Faith Matters: It’s hospitality time
Trinity Church in The Pines, Grand Lake
With Memorial Day the summer hospitality season is officially here. Even though it was a little cool, Trail Ridge was closed part of the weekend and store owners indicated business wasn’t as good as they had hoped, there were still many visitors on the streets. At Trinity Church in the Pines many of the summer people have returned. Here in Grand Lake “the kids” are back at the Rocky Mountain Repertory Theater and rehearsals are underway. This last weekend the weather was a real Rocky Mountain High and crowds were even greater. Shop and restaurant owners were smiling, as the summer people and visitors began to make the cash registers ring. It’s time to express our Grand County hospitality and put out the summer welcome mat.
As I was reflecting on this season of hospitality, I realized that often our focus is on what we as a community receive as a benefit from others being here, especially in terms of employment and income. But from a Biblical perspective of hospitality, this perspective is backwards. What do I mean? Well, “hospitality” in our society tends to get reduced to making nice with visitors, when and if it is convenient for us. Certainly shop owners are glad to have them here and it is to their benefit. But some see the visitor as a nuisance. I have heard some people comment, “Things are about to get crowded, time to stay out of town.” I would want to challenge all of us to live out a Biblical understanding of hospitality, that puts the stranger first.
The Bible calls us to “welcome the stranger” for we may be entertaining “angles” unaware; welcome strangers because they may be messengers of God. The classic Biblical story of hospitality is the story of Abraham and Sarah welcoming three strangers into their home. When he sees them coming he doesn’t question whom they are, where they are going, what their purpose is. He doesn’t try to figure out if they are friends or enemies or even if they are safe. He welcomes them without question, provides them with the opportunity to freshen up, a place to relax, and serves them with the best meal he can provide. He would have family go without and borrow from the neighbors to provide it necessary. He would give up his own bed for them to use to the stay the night.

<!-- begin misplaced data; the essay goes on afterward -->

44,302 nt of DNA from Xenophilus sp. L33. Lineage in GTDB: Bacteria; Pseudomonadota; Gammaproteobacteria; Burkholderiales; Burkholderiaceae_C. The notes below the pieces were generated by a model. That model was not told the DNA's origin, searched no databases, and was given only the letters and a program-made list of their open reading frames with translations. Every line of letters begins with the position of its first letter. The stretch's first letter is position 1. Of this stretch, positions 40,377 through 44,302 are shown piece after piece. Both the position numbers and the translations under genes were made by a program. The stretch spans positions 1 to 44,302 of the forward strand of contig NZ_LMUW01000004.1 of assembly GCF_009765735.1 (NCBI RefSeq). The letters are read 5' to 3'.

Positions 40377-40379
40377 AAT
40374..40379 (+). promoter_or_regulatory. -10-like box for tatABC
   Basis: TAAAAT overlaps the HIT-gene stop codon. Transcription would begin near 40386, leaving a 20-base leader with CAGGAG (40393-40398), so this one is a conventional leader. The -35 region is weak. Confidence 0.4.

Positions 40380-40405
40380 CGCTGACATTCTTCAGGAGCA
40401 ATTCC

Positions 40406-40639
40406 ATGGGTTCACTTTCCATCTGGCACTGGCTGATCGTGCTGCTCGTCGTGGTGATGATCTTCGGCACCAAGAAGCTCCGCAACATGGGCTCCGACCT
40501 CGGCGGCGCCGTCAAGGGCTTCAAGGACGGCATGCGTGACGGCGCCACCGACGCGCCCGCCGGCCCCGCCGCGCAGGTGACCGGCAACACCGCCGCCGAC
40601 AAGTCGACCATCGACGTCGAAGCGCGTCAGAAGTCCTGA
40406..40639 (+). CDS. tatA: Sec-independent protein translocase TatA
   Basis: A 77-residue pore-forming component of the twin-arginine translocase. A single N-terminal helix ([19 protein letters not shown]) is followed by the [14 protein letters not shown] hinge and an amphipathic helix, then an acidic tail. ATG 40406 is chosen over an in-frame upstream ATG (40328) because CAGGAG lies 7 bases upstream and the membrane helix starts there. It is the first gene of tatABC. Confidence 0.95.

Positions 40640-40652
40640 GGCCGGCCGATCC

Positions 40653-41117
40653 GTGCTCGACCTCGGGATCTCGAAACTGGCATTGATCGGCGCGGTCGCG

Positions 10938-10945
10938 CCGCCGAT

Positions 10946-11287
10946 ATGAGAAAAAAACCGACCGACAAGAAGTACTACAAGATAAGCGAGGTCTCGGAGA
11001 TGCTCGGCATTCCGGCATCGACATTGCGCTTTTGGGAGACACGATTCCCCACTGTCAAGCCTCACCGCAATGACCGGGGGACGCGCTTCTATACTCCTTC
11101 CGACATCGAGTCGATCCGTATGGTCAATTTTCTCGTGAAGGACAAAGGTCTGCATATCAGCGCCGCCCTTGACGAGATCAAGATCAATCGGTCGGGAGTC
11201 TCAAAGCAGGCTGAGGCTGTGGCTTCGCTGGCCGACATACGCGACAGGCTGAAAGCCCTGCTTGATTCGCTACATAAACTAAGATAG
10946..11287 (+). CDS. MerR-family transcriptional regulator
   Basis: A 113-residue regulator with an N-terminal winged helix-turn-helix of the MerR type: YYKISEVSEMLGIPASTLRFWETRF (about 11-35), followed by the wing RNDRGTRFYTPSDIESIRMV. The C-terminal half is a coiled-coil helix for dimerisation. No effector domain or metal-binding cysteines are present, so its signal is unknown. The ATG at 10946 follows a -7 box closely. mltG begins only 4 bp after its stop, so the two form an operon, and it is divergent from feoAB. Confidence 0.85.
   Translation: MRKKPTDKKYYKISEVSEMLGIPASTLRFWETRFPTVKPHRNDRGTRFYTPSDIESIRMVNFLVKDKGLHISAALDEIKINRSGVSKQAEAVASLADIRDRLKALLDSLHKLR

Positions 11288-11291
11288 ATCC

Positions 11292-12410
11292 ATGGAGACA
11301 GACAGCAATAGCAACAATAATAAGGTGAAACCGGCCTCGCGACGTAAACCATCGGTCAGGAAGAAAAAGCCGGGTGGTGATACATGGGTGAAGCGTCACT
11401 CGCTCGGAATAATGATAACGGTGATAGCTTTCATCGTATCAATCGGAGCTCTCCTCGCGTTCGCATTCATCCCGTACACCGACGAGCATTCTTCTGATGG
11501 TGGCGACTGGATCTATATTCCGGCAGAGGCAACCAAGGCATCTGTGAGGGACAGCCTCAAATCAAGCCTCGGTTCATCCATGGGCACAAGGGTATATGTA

All done with no questions asked. In the course of providing hospitality, it was the guests “option” to tell about themselves. They might in conversation reveal they were on an errand to which the host would object, that violent men were hunting them, or that they were the host’s mortal enemies. But the host would provide them with every comfort, care and even physical protection as honored guests. That is certainly not the “convenient” hospitality that we think of today.
We live in a different culture, but what if we were to really practice hospitality, no questions asked, today. If we truly welcomed the stranger, we might find ourselves hosting and caring for people that have different political views and find out we really like them. We might find ourselves hosting and caring for people with very different lifestyles and discover they are not that different from us. We might find ourselves hosting and caring for people of very different religious background, and find out they are pretty nice people. Through our practice of Biblical hospitality we might find ourselves broadening our understandings and perspectives in a polarized world. We might even find ourselves changing our mind about people to whom we previously objected or thought we disliked. Through the practice of Biblical hospitality we might begin to build bridges with people from whom we have been divided in our conflicted society.
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Abraham entertained three strangers that turned out to be angels, messengers of God. Maybe the strangers we entertain and come to understand and accept are there to provide us with a message from God of peace and love for others different from ourselves.
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